The only thing these groundwater rules will achieve is to increase the threat of surface-water pollution. Those affected will have to store the spray washings and sheep dip until the appropriate time of the year when we can dispose of the "water". Storage of any waste leads to risks and I would have thought the £20m would be better spent on preventing surface water pollution from industry and sewage plants, etc.

We are becoming such a nanny state that I wonder if any politician or civil servant in the European Commission or our government has heard of common sense. It would not surprise me if future footpath notices had to carry the following message: "If caught short on your walk please phone the Department of the Environment and Trade for permission to pee."

I have to say that while I am pleased the ministry has finally asked all farmers about their views on the future of agriculture, I find the questions bland and uninspiring. Perhaps Oliver Walston should have scripted the form for Mr Brown. That would have been interesting and guaranteed a vigorous response.

Teddy Maufe

Teddy Maufe farms 407ha

(1000 acres) as the tenant

of Branthill Farm, part of

the Holkham Estate,

Wells-next-the-Sea, Norfolk.

Sugar beet lies at the heart

of the rotation, with other

crops including winter

barley,wheat and oats,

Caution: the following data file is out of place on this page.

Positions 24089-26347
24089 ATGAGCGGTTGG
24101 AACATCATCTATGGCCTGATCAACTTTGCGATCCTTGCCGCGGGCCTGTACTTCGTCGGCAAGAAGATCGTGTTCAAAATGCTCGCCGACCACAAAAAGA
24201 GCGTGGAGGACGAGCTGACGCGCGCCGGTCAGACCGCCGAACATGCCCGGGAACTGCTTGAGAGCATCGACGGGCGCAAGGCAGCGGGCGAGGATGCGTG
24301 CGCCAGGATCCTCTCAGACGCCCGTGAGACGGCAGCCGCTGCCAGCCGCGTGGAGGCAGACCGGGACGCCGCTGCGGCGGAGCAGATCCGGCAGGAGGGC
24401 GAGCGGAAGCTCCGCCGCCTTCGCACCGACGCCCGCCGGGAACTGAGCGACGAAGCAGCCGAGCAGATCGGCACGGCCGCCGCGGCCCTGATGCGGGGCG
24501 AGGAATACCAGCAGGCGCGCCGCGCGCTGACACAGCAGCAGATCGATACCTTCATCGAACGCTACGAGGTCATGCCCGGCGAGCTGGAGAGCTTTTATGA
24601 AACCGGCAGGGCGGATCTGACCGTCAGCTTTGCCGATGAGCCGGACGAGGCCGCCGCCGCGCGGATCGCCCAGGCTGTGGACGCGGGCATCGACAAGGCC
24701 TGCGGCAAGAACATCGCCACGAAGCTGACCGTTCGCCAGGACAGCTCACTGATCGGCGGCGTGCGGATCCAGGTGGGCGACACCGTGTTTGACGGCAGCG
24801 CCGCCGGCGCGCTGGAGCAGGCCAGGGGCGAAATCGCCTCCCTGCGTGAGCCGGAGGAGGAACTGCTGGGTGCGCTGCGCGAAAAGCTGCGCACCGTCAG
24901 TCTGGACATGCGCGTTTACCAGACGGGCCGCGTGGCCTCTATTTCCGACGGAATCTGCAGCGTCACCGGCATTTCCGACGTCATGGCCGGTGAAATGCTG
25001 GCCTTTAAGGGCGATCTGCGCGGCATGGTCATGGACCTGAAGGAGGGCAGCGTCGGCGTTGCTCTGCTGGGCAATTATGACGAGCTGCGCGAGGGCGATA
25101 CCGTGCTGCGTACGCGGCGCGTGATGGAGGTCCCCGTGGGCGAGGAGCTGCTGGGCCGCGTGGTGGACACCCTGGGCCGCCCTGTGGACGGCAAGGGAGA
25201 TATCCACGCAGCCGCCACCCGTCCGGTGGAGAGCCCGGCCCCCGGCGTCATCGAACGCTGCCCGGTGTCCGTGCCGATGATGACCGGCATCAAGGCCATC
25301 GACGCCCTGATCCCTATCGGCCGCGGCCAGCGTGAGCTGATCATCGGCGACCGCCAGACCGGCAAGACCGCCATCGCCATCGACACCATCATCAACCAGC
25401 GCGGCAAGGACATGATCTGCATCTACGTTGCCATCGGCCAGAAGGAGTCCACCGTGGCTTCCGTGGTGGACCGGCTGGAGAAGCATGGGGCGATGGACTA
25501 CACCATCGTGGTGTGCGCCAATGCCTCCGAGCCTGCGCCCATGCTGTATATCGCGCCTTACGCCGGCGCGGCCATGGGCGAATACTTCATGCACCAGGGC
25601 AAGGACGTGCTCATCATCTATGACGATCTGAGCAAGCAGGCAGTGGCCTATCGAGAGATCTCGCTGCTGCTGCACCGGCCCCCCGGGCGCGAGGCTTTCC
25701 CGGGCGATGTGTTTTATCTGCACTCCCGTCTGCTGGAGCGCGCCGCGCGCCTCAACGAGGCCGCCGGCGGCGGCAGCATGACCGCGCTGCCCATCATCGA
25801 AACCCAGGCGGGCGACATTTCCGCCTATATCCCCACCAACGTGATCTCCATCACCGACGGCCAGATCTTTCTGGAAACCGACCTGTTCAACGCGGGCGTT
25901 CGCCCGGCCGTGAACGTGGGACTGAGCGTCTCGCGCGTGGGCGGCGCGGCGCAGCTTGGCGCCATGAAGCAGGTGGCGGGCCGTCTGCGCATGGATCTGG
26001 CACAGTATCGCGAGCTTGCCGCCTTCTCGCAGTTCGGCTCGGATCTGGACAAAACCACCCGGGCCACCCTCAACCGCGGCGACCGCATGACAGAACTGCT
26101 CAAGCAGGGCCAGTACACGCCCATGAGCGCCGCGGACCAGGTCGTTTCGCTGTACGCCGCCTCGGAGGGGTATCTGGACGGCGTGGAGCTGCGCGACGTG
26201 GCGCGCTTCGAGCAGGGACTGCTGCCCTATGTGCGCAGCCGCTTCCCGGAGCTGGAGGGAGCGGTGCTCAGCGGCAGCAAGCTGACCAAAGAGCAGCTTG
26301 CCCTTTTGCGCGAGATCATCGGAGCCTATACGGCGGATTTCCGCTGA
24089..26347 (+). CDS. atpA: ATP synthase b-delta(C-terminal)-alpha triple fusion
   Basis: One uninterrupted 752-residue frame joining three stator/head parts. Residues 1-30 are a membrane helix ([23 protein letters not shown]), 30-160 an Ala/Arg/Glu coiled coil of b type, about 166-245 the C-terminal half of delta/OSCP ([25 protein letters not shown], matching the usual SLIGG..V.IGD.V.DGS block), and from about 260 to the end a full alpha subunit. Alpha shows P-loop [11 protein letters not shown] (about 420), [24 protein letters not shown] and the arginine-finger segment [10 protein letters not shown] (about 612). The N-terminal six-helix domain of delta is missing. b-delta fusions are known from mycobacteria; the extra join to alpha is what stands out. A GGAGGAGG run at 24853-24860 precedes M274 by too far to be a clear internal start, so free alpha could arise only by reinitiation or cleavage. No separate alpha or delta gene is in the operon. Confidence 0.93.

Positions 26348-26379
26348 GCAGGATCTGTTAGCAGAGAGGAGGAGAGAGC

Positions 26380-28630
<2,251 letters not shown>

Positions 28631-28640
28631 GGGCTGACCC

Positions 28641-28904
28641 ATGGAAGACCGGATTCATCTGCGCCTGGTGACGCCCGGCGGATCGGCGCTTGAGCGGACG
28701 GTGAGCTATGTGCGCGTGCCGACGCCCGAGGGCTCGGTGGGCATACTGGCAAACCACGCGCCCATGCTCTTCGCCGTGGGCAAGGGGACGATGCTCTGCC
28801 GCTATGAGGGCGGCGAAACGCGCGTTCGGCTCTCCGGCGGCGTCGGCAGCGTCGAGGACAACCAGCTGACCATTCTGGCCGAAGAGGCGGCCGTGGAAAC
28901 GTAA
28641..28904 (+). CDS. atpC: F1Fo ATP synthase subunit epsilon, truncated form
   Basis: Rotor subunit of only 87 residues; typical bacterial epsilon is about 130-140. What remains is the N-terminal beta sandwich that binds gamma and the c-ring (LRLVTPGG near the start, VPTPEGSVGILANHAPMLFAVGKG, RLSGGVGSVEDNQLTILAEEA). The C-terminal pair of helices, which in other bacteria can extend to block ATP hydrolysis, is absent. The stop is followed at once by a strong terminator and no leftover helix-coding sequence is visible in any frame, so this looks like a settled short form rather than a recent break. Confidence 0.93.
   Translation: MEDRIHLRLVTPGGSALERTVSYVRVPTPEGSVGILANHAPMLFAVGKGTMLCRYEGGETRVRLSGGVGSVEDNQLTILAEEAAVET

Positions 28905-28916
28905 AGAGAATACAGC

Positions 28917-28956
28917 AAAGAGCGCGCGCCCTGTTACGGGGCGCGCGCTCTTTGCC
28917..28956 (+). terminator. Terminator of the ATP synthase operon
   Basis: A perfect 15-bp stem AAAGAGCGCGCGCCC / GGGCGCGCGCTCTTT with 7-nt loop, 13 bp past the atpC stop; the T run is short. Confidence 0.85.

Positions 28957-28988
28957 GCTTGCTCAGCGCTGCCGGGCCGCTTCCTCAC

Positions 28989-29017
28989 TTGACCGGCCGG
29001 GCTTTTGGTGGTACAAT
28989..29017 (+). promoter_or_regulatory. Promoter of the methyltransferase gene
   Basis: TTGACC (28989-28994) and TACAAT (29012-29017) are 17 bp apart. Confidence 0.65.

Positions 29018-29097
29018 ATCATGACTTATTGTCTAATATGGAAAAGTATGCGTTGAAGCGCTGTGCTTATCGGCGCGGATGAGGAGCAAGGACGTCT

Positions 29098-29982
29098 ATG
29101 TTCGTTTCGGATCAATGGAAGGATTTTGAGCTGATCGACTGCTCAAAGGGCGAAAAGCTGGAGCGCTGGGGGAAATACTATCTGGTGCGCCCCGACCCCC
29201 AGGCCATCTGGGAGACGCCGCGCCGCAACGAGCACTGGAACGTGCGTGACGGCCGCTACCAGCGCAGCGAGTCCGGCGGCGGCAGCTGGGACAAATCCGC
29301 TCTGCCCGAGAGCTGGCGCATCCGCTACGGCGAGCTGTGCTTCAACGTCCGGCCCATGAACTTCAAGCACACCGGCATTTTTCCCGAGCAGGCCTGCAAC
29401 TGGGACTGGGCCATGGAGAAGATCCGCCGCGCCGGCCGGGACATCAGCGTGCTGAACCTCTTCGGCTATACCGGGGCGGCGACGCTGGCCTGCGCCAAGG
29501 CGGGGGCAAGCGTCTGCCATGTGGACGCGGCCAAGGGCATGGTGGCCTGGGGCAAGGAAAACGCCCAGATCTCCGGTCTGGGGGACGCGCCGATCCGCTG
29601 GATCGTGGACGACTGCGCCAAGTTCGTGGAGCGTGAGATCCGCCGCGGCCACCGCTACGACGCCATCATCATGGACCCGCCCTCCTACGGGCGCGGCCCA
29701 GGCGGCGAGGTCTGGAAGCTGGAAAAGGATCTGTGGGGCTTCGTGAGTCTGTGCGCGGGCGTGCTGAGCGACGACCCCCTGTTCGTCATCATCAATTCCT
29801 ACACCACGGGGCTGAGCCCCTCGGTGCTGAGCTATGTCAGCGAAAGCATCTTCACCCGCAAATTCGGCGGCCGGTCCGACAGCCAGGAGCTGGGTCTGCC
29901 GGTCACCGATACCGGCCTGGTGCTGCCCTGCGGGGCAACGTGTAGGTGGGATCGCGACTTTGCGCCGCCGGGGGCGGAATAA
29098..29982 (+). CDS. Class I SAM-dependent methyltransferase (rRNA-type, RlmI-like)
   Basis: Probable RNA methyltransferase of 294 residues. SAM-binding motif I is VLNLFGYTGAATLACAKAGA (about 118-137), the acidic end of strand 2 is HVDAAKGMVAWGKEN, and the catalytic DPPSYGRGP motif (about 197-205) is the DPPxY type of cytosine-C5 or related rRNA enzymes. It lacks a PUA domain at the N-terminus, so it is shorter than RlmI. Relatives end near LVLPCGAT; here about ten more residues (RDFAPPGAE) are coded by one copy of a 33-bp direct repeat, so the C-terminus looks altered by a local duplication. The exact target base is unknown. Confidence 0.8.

spring barley and triticale

OLIVER Walston brags about his IACS cheque as though it were a rather embarrassing extra Christmas present from the bureaucrats in Brussels.

Like many tenant farmers who have 75% of their farm in cereals, my IACS cheque is swallowed up by my rent. I resent his programme painting the picture of the typical East Anglian farmer as owning 800ha (2000 acres) of prime arable land. In fact he is one of a privileged top 10%.

But I do agree with Oliver about the unsustainable madness of setting out to grow crops for which there is no real market. Although I realise intervention has been an invaluable tool to put a floor in the cereal market, I have never sold a grain of corn into it yet. I would regard such a sale as an absolute last resort and an admission of marketing failure on my part.

It is still too wet to start spring barley drilling and in this the last week of January I am getting keen to get some in soon. No doubt Mother Nature will see to it that after this deluge, over 80mm (3in) in the month, we will have a dry spring. That is a bad scenario for late drilled spring barley on this light land.